Sometimes in dentistry it is not always possible to save a tooth from being extracted.
There are a few reasons for this:-
o Severe gum disease
o A deep untreatable infection in a tooth
o A severely broken tooth
o Overcrowding of teeth
o Wisdom tooth/teeth problems
Before a tooth extraction the dentist will administer an injection to numb the area around the tooth due to be extracted. After the local anaesthetic has taken effect there should be no pain felt during the extraction process, though patients may feel pressure on the tooth.
The dentist will use special instruments to help them with the extraction. They will use elevating instruments to loosen the tooth from the jaw bone and ligaments and dental forceps will be used to grasp the tooth and remove it from its socket.
After the tooth has been removed the dentist will ask the patient to bite down on a piece of gauze to stop any bleeding that may occur. Once the anaesthetic wears off, it is common to experience some pain in the area. The dentist should recommend some medicine that can be purchased over the counter for pain relief or may give a prescription for medication depending on how the procedure went. A soft diet will also be suggested while the area is healing, foods such as pastas, potatoes, soups omelettes, fish etc. are best. Try to avoid chewing on the effected side of the mouth too.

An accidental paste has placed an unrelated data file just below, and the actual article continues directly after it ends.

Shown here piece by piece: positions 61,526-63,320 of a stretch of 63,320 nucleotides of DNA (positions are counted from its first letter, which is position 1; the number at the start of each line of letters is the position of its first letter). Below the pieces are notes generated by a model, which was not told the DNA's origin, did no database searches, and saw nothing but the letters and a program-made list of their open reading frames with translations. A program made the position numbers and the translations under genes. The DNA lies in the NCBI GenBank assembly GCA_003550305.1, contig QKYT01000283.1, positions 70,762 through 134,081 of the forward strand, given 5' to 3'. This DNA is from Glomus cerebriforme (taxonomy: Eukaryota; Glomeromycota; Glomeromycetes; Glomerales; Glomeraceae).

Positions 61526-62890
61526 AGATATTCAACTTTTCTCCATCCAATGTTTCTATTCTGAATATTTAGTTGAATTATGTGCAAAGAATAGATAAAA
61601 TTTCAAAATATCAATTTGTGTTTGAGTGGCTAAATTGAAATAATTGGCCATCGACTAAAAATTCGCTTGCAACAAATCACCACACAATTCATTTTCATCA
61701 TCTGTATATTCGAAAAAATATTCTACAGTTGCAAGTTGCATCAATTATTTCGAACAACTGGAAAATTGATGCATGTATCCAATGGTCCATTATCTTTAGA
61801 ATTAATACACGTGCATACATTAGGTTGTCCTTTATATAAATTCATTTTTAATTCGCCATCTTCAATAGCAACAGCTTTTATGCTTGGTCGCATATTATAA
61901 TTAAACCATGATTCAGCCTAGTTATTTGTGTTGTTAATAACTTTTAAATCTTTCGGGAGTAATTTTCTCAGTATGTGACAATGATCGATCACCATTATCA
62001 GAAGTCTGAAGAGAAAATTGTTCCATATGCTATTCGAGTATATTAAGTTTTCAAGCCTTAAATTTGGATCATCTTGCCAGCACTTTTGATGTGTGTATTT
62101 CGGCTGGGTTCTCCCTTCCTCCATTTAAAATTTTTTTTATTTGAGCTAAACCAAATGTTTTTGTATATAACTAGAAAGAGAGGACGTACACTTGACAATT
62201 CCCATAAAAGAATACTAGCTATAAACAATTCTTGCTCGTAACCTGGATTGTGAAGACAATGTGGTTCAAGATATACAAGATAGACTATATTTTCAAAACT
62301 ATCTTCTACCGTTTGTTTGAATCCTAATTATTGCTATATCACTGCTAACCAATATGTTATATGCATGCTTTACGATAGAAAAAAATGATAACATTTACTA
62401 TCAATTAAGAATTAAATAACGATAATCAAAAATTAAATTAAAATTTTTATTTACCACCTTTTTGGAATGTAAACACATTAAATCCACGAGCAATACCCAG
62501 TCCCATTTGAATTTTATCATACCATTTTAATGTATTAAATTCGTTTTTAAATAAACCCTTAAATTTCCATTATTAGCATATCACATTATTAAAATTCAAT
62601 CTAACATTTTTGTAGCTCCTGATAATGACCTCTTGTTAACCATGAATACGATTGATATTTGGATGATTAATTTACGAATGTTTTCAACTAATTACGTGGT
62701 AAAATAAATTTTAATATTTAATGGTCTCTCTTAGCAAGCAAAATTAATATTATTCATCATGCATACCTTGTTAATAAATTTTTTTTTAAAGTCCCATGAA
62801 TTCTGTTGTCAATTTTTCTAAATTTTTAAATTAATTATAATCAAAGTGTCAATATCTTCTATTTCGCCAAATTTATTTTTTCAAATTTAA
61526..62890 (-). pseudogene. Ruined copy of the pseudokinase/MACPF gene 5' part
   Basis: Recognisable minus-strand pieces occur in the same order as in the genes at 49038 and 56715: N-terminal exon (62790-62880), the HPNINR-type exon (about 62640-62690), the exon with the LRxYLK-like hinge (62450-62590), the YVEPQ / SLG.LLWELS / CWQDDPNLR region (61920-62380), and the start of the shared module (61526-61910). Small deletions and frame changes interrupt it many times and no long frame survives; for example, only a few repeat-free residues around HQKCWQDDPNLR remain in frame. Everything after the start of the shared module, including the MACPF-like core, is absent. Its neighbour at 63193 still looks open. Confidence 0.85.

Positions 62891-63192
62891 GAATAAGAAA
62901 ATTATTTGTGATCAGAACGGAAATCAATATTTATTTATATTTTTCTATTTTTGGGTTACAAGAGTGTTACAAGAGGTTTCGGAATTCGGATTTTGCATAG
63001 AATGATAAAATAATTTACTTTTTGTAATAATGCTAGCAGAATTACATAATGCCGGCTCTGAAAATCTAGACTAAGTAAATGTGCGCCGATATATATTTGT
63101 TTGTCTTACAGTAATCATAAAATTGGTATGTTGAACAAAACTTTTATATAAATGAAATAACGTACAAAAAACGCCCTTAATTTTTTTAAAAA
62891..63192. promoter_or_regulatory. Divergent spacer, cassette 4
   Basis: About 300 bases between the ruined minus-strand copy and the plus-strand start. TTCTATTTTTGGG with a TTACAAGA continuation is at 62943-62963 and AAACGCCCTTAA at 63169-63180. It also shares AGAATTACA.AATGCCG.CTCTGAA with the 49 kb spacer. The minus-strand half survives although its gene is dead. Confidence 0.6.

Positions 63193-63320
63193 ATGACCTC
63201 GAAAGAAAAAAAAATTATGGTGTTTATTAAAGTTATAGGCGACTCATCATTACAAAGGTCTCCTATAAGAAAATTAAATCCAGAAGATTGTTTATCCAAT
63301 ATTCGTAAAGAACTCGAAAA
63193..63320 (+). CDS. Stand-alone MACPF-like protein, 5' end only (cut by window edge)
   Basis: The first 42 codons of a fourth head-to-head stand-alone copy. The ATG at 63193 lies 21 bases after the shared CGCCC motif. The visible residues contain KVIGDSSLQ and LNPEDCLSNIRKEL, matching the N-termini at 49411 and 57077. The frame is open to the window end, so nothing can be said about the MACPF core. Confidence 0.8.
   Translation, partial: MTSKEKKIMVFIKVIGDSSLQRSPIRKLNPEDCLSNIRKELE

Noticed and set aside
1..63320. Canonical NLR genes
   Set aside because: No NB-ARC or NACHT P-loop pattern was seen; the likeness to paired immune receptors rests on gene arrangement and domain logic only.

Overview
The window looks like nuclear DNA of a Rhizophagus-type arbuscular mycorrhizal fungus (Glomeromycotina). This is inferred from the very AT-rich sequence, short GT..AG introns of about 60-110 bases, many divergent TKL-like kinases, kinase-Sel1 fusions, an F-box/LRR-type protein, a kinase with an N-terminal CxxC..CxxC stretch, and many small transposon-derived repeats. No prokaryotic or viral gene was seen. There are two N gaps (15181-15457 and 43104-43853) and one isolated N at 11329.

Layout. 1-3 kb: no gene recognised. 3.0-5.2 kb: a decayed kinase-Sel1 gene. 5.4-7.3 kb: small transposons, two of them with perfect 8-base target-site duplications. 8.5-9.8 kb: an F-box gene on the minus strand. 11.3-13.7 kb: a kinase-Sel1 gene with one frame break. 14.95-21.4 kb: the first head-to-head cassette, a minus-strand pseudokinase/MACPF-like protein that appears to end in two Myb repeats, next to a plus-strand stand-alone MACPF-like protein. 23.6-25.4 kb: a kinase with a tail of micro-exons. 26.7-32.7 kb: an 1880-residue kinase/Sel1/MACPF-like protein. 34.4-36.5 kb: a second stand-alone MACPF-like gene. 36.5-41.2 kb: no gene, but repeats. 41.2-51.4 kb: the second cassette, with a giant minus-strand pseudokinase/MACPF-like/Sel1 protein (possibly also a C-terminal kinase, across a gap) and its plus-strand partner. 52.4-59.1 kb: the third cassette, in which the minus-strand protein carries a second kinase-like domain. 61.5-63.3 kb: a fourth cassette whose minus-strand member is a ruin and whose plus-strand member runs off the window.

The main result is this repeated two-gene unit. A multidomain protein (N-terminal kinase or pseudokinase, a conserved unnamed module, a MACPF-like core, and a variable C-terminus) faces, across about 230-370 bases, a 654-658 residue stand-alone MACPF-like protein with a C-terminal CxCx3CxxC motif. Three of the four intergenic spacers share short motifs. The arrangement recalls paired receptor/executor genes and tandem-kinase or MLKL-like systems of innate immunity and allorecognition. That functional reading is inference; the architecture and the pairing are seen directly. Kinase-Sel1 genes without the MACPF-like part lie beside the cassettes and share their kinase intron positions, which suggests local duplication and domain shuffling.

It is very normal to experience some discomfort in the mouth after the anaesthetic has worn off. Even mild swelling and residual bleeding can occur.
The dentist can inform the patient of any treatment that can be done to replace the missing tooth if necessary such as, an implant, denture or a fixed bridge.